Watch a technical mock interview with an Amazon engineer
Tea-Smoked Platypus, an Amazon engineer, interviewed Supreme Enigma in Python
Share
Summary

Problem type 

Max living people

Question(s) asked 

Given a list of people and the years when they were born and died, return the year where the most people are alive concurrently.

Feedback

Feedback about Supreme Enigma (the interviewee)

Advance this person to the next round?
  Yes
How were their technical skills?
4/4
How was their problem solving ability?
4/4
What about their communication ability?
4/4
Interviewer should continue asking questions and laying out assumptions. Communication and control over programming language is good. It is always good to lay out couple of test cases yourself, don't wait for interviewers to give you that. There are interviewers of all kinds - who get involved into the problem and some who don't give any hints any time during the interview. Most important thing is that they know that you are thinking hard and in the right direction, catching your mistakes along the way.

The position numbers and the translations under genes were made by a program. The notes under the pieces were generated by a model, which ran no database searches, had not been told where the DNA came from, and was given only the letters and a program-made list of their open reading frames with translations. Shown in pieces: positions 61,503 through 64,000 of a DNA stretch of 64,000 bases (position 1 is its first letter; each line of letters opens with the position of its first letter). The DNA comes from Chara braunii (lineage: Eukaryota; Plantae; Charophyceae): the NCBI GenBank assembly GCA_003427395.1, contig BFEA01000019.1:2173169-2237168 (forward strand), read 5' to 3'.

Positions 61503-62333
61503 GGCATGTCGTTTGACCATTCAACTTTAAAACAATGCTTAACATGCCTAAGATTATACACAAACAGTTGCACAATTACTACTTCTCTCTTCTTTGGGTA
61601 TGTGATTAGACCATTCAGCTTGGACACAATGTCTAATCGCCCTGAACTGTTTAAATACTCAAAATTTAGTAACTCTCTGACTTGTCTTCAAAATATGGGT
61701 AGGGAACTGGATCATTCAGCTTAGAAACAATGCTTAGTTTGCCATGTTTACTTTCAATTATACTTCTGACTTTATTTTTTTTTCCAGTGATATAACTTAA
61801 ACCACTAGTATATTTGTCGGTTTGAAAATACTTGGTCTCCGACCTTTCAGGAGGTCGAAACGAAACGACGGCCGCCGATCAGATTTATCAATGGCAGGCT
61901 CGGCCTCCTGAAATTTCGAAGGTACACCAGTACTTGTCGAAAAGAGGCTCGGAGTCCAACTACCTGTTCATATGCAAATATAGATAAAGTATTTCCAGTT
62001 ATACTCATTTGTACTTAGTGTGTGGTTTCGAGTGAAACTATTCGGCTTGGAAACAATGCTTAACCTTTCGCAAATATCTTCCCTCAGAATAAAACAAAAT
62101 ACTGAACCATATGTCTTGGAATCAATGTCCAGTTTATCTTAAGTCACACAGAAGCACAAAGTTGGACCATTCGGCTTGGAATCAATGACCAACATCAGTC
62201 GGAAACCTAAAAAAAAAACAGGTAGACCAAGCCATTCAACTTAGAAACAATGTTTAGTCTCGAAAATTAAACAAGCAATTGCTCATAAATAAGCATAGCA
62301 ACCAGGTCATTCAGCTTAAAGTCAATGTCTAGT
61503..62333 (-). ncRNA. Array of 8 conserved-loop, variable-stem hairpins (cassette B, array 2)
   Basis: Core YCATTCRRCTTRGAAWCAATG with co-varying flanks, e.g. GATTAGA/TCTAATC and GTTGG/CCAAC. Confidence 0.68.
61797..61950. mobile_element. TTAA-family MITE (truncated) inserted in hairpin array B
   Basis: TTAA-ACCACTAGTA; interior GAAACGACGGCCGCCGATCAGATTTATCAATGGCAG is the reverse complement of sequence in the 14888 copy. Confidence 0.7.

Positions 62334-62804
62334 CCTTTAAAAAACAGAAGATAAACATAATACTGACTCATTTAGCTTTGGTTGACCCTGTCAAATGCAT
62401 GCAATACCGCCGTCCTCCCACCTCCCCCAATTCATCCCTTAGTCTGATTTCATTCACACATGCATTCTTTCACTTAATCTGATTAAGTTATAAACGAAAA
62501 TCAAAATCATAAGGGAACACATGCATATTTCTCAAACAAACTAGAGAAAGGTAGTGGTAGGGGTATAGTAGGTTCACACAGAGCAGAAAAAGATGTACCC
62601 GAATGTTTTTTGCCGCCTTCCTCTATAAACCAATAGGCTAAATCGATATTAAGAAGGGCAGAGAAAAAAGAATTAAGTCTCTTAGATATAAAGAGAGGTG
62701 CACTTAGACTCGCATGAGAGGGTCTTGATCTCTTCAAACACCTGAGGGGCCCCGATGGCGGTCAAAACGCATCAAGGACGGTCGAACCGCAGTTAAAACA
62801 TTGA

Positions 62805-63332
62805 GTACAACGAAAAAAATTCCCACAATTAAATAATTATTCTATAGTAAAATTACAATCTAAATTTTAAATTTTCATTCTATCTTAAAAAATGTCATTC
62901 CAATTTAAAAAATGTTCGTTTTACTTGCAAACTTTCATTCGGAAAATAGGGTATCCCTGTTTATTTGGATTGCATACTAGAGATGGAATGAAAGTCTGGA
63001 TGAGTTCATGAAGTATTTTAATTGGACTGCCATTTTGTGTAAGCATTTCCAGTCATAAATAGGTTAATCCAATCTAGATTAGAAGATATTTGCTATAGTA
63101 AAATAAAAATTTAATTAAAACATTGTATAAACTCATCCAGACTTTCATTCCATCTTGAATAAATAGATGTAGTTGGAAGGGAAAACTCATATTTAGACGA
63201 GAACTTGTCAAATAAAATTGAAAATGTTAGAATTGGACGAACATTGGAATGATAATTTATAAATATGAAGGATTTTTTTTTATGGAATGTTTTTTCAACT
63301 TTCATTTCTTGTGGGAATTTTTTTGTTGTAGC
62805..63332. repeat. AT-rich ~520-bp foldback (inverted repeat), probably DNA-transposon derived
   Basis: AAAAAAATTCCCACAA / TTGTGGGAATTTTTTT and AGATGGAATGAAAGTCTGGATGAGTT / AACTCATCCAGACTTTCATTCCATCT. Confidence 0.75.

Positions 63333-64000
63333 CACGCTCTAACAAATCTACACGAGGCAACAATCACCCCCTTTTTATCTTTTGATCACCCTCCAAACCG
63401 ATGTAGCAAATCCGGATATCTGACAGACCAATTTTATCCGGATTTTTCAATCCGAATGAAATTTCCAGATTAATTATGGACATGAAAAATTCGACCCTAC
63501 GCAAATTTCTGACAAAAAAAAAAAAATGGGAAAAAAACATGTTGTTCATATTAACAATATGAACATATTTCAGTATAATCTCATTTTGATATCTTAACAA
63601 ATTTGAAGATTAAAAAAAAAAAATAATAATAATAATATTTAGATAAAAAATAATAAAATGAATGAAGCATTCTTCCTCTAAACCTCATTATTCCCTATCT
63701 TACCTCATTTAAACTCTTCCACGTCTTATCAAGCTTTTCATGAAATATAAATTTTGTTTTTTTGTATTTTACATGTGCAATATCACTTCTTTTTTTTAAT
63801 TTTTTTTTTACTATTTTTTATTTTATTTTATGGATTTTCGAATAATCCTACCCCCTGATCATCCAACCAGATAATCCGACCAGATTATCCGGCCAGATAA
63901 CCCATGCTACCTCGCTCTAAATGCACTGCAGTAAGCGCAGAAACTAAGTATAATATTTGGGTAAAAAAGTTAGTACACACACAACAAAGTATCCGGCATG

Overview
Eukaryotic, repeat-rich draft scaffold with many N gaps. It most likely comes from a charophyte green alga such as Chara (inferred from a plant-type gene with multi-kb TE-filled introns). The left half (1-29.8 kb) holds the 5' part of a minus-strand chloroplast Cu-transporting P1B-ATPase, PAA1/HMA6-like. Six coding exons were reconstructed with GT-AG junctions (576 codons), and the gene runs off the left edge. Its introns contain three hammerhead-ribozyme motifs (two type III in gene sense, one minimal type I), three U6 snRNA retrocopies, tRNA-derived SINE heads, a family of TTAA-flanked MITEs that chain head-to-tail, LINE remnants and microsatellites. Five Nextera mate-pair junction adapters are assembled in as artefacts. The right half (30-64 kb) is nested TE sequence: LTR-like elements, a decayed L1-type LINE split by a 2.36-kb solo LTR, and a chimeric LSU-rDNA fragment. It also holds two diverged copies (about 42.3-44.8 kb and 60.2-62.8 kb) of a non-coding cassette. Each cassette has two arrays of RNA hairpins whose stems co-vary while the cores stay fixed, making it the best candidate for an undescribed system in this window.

Feedback about Tea-Smoked Platypus (the interviewer)

Would you want to work with this person?
  Yes
How excited would you be to work with them?
3/4
How good were the questions?
3/4
How helpful was your interviewer in guiding you to the solution(s)?
3/4
The interviewer was very clear and helpful.
Transcript